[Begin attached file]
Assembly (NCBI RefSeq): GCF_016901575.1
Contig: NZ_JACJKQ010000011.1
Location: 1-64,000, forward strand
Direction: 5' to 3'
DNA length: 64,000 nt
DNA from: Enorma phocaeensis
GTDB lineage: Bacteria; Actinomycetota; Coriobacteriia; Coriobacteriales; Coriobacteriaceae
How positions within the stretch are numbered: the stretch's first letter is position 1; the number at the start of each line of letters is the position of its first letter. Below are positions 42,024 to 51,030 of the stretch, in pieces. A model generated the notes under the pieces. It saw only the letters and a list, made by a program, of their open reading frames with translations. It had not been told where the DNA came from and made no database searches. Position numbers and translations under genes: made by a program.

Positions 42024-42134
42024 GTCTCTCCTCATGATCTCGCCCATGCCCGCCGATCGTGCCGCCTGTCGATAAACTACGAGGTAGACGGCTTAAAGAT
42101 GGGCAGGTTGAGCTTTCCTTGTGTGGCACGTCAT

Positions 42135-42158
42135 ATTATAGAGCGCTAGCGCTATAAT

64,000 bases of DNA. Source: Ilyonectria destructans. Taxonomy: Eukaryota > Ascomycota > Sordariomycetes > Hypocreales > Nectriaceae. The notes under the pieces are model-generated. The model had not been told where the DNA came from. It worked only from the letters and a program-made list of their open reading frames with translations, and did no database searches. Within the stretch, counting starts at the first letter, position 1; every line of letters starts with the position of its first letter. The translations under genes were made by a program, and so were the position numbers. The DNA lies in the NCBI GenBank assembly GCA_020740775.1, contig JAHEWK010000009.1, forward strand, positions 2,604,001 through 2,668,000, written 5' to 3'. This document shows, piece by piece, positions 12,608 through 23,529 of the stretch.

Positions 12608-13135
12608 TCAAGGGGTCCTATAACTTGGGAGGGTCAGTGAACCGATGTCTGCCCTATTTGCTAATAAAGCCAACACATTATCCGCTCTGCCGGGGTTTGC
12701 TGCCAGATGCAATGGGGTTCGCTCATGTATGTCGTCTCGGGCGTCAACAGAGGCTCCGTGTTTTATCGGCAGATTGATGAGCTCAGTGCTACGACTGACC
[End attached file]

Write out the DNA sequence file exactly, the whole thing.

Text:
Assembly (NCBI RefSeq): GCF_016901575.1
Contig: NZ_JACJKQ010000011.1
Location: 1-64,000, forward strand
Direction: 5' to 3'
DNA length: 64,000 nt
DNA from: Enorma phocaeensis
GTDB lineage: Bacteria; Actinomycetota; Coriobacteriia; Coriobacteriales; Coriobacteriaceae
How positions within the stretch are numbered: the stretch's first letter is position 1; the number at the start of each line of letters is the position of its first letter. Below are positions 42,024 to 51,030 of the stretch, in pieces. A model generated the notes under the pieces. It saw only the letters and a list, made by a program, of their open reading frames with translations. It had not been told where the DNA came from and made no database searches. Position numbers and translations under genes: made by a program.

Positions 42024-42134
42024 GTCTCTCCTCATGATCTCGCCCATGCCCGCCGATCGTGCCGCCTGTCGATAAACTACGAGGTAGACGGCTTAAAGAT
42101 GGGCAGGTTGAGCTTTCCTTGTGTGGCACGTCAT

Positions 42135-42158
42135 ATTATAGAGCGCTAGCGCTATAAT

64,000 bases of DNA. Source: Ilyonectria destructans. Taxonomy: Eukaryota > Ascomycota > Sordariomycetes > Hypocreales > Nectriaceae. The notes under the pieces are model-generated. The model had not been told where the DNA came from. It worked only from the letters and a program-made list of their open reading frames with translations, and did no database searches. Within the stretch, counting starts at the first letter, position 1; every line of letters starts with the position of its first letter. The translations under genes were made by a program, and so were the position numbers. The DNA lies in the NCBI GenBank assembly GCA_020740775.1, contig JAHEWK010000009.1, forward strand, positions 2,604,001 through 2,668,000, written 5' to 3'. This document shows, piece by piece, positions 12,608 through 23,529 of the stretch.

Positions 12608-13135
12608 TCAAGGGGTCCTATAACTTGGGAGGGTCAGTGAACCGATGTCTGCCCTATTTGCTAATAAAGCCAACACATTATCCGCTCTGCCGGGGTTTGC
12701 TGCCAGATGCAATGGGGTTCGCTCATGTATGTCGTCTCGGGCGTCAACAGAGGCTCCGTGTTTTATCGGCAGATTGATGAGCTCAGTGCTACGACTGACC